Elliptic Integration in Maple
>



Introduction


Integrals of the form , with , , and polynomials, often return answers in closed form. For example, when has degree 1 or 2, the integral can always be returned in terms of elementary functions, such as logs, exponentials, trig, or arctrig functions. Thus, you have:
>


 (1.1) 
Note that the previous example evaluated the integral in an equation with the inert form on the lefthand side in order to see the integral "prettyprinted."
When y(x) has degree 3 or 4, the integral is called an elliptic integral. Only sometimes do these return answers in terms of elementary functions. In these cases, they are called pseudoelliptic integrals.
>


 (1.2) 
However, in most cases, elliptic integrals return answers in terms of nonelementary functions, for example, the Legendre elliptic functions. A small variation of the previous problem gives:
>


 (1.3) 
Elliptic integrals appear in a variety of applications (some mentioned in the classical text by Byrd and Friedmann). For example, the length of an arc of a hyperbola measured from the vertex to any point is determined by the integral
>


For example, when and , the length from the vertex to the point is given by
>


 (1.4) 
which is
>


 (1.5) 
with the result given in terms of Elliptic functions. Numerically, this is approximated by
>


 (1.6) 


Definitions of F, E, Pi


The following equations were constructed to show Maple definitions of the Legendre F, E, and Pi functions.
>


>


 (2.1) 
>


 (2.2) 
>


 (2.3) 
with the variable in . For , you obtain the complete forms of these integrals. For example,
>


 (2.4) 
For more information, see EllipticE, EllipticF, EllipticK, and EllipticPi.


Trigonometric Forms of Elliptic Integrals


Integrals of the form where is a rational function of and and is a degree 2 polynomial in and are elliptic integrals in trigonometric form. Corresponding forms for hyperbolic trig expressions (as above) also exist. Such integrals can also be expressed in terms of Legendre's elliptic functions. For example,
>


 (3.1) 
and
>


 (3.2) 
In both cases you can compare the results numerically:
>


 (3.3) 
>


 (3.4) 


Why Reduce to Normal Form


Because of the possible presence of poles in the integrand, elliptic integrals are often very difficult to compute numerically with standard numerical integration methods. However, the Legendre functions can be numerically evaluated very efficiently using the AGM method. Therefore, reducing to normal form allows for easy numerical evaluation. For example,
>


>


 (4.1) 
which can be (quickly) numerically approximated by
>


 (4.2) 
Of course, one can always compute the numerical approximation directly by using
>


 (4.3) 
However, having a formula for an answer allows one to also compute to higher digits by using the same form:
>


 (4.4) 
which can also be done directly with evalf. However, in this case, the numerical integrator takes considerable time to come up with a result:
>


 (4.5) 


Why Use RootOf


Let
>


>


and consider the problem of integrating
>


and
>


The classical technique of reducing such integrals to Legendre normal form involves working with the poles of the rational function, converting the rational function to partial fractions, and reducing each "smaller" part. However, the poles of and are seen to be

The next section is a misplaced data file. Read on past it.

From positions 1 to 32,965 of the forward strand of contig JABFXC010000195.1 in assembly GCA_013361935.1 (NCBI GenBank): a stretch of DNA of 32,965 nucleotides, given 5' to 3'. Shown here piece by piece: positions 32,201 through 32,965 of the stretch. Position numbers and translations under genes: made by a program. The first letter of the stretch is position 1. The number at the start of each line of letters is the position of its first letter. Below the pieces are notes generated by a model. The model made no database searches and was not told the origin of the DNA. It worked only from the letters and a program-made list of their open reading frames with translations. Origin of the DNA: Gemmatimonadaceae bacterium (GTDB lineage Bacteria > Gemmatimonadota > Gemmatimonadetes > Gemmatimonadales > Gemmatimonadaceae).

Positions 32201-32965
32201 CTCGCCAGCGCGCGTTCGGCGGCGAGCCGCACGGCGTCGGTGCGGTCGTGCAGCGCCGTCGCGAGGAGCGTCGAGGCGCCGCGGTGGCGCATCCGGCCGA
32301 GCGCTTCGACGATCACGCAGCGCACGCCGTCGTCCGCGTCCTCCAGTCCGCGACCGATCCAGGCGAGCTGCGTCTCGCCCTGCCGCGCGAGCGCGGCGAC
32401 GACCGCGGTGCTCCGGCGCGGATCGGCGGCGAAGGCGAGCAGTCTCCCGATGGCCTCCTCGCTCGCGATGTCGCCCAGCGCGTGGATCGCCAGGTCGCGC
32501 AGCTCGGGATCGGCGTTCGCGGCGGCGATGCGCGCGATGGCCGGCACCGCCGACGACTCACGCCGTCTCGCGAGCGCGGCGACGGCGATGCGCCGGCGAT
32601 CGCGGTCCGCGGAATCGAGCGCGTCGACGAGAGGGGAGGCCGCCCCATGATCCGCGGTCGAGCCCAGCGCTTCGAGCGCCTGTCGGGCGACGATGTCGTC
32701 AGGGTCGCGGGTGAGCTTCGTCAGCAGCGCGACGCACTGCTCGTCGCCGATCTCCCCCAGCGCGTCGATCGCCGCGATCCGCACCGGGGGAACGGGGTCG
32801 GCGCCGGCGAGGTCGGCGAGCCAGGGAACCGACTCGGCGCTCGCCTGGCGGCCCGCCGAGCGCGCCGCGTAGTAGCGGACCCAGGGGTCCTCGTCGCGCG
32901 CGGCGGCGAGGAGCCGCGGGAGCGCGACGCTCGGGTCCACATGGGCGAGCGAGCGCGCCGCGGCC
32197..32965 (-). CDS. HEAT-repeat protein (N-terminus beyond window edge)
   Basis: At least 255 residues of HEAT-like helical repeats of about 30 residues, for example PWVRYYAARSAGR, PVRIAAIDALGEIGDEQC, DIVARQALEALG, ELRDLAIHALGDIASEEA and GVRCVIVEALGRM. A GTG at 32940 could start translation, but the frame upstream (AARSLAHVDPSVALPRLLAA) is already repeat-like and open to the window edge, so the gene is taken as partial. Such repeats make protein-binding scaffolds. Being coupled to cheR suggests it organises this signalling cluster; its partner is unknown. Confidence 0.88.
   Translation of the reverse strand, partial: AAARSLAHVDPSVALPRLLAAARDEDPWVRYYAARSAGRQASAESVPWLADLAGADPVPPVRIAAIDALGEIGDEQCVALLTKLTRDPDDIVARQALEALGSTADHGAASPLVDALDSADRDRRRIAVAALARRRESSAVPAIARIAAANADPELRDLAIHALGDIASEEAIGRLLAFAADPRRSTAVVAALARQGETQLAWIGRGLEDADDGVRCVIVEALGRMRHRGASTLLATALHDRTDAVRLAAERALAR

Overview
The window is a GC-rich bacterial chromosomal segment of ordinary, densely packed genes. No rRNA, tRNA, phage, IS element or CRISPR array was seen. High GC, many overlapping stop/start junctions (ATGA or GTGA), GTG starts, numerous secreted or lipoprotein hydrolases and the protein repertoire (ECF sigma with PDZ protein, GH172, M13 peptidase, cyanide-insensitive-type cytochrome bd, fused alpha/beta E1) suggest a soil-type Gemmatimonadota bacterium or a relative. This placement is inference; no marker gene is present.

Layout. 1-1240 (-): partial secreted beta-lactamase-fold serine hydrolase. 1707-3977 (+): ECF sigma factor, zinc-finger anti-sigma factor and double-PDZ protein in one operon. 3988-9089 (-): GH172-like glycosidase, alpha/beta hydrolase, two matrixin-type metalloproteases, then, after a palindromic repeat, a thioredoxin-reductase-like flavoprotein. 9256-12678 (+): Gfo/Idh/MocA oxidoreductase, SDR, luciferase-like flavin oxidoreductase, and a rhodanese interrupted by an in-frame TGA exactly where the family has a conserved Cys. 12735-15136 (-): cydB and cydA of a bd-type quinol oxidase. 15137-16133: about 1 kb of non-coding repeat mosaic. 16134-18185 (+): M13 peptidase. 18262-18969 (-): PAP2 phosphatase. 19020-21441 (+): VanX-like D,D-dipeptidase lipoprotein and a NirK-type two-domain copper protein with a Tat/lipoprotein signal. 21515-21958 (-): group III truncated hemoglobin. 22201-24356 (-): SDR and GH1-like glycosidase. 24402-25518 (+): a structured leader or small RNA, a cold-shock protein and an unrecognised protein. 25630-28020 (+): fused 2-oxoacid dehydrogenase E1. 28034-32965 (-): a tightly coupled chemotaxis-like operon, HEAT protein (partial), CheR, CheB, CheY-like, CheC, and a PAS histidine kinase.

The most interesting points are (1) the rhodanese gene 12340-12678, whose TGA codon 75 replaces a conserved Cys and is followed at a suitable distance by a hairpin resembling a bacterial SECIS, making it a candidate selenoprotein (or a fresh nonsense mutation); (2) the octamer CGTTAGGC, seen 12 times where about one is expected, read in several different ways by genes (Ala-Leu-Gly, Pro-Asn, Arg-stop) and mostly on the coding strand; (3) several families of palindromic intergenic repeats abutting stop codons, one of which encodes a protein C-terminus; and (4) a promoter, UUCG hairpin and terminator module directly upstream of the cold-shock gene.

>


 (5.1) 
so all the poles involve nested radicals. Numerically, at the current setting of Digits, these are given by:
>


 (5.2) 
Converting say to a complete partial fraction decomposition can be accomplished by
>


 (5.3) 
>


 (5.4) 
again an expression that involves complicated nested radicals. The elliptic integration algorithm in Maple takes special care to avoid working with unnecessary radicals whenever possible. Integrals are first reduced to ones involving no repeated poles by using a classical reduction technique discovered by Hermite in the last century which introduces no new radicals during the reduction. Thus, you obtain
>


 (5.5) 
In addition, whenever possible, the elliptic integration algorithm in Maple works with an implicit rather than with an explicit representation of such roots. After Hermite reduction to eliminate multiple poles, a final answer is reduced to normal form by using the sum over roots functionality available in Maple. Thus, you obtain
>


 (5.6) 
You can evaluate this numerically by
>


 (5.7) 
>


 (5.8) 
If you want to evaluate the integral numerically to higher digits, you would simply do
>


 (5.9) 
Sometimes one also uses the roots of the polynomial under the radical in an implicit rather than an explicit form. For example, you obtain (after some waiting and using alias to obtain a simpler form of answer):
>


>


 (5.10) 
>


 (5.11) 
>


 (5.12) 
Here the answer is expressed in a (complicated) expression involving implicit roots indexed by their proximity to a numerical root. In this case, you can evaluate such an integral numerically to any number of digits by using:
>


 (5.13) 
>


 (5.14) 
>


 (5.15) 


Indefinite Elliptic Integrals


You can also use a reduction procedure to return closed form solutions of Elliptic integrals in the indefinite case. In such cases, one does not return a form with elliptic functions having a k between 0 and 1; instead, an arbitrary complex number is used. For example, you have
>


 (6.1) 
a result which is verified by
>


>


 (6.2) 
Similarly, in the case of the trig form of elliptic integrals, you have
>


 (6.3) 
which again can be verified by
>


>


 (6.4) 

Return to Index for Example Worksheets